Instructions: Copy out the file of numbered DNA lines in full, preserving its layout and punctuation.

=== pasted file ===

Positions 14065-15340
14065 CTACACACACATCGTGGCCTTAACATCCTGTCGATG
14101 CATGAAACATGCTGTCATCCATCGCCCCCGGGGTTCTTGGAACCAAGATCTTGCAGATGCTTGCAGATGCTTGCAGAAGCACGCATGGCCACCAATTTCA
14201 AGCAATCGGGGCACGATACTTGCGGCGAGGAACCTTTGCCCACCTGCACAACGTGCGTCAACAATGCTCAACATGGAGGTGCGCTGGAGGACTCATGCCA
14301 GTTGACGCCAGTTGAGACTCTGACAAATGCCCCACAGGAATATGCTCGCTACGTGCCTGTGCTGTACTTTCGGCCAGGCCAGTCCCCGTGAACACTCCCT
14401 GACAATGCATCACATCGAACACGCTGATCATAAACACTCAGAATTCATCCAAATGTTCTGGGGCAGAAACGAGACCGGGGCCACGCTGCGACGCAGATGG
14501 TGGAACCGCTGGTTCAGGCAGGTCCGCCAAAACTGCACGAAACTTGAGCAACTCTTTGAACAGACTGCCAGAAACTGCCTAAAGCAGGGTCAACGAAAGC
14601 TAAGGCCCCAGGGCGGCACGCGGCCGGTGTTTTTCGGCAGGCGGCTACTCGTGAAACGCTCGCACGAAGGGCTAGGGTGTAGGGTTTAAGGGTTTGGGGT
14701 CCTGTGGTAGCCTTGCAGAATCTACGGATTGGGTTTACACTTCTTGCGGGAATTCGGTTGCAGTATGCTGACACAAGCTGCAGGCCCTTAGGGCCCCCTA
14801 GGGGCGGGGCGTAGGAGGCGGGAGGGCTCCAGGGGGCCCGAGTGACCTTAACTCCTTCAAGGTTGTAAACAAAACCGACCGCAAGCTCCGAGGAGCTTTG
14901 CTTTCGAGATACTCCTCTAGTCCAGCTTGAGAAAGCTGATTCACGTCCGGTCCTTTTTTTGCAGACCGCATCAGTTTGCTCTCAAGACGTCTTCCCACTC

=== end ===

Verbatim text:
Positions 14065-15340
14065 CTACACACACATCGTGGCCTTAACATCCTGTCGATG
14101 CATGAAACATGCTGTCATCCATCGCCCCCGGGGTTCTTGGAACCAAGATCTTGCAGATGCTTGCAGATGCTTGCAGAAGCACGCATGGCCACCAATTTCA
14201 AGCAATCGGGGCACGATACTTGCGGCGAGGAACCTTTGCCCACCTGCACAACGTGCGTCAACAATGCTCAACATGGAGGTGCGCTGGAGGACTCATGCCA
14301 GTTGACGCCAGTTGAGACTCTGACAAATGCCCCACAGGAATATGCTCGCTACGTGCCTGTGCTGTACTTTCGGCCAGGCCAGTCCCCGTGAACACTCCCT
14401 GACAATGCATCACATCGAACACGCTGATCATAAACACTCAGAATTCATCCAAATGTTCTGGGGCAGAAACGAGACCGGGGCCACGCTGCGACGCAGATGG
14501 TGGAACCGCTGGTTCAGGCAGGTCCGCCAAAACTGCACGAAACTTGAGCAACTCTTTGAACAGACTGCCAGAAACTGCCTAAAGCAGGGTCAACGAAAGC
14601 TAAGGCCCCAGGGCGGCACGCGGCCGGTGTTTTTCGGCAGGCGGCTACTCGTGAAACGCTCGCACGAAGGGCTAGGGTGTAGGGTTTAAGGGTTTGGGGT
14701 CCTGTGGTAGCCTTGCAGAATCTACGGATTGGGTTTACACTTCTTGCGGGAATTCGGTTGCAGTATGCTGACACAAGCTGCAGGCCCTTAGGGCCCCCTA
14801 GGGGCGGGGCGTAGGAGGCGGGAGGGCTCCAGGGGGCCCGAGTGACCTTAACTCCTTCAAGGTTGTAAACAAAACCGACCGCAAGCTCCGAGGAGCTTTG
14901 CTTTCGAGATACTCCTCTAGTCCAGCTTGAGAAAGCTGATTCACGTCCGGTCCTTTTTTTGCAGACCGCATCAGTTTGCTCTCAAGACGTCTTCCCACTC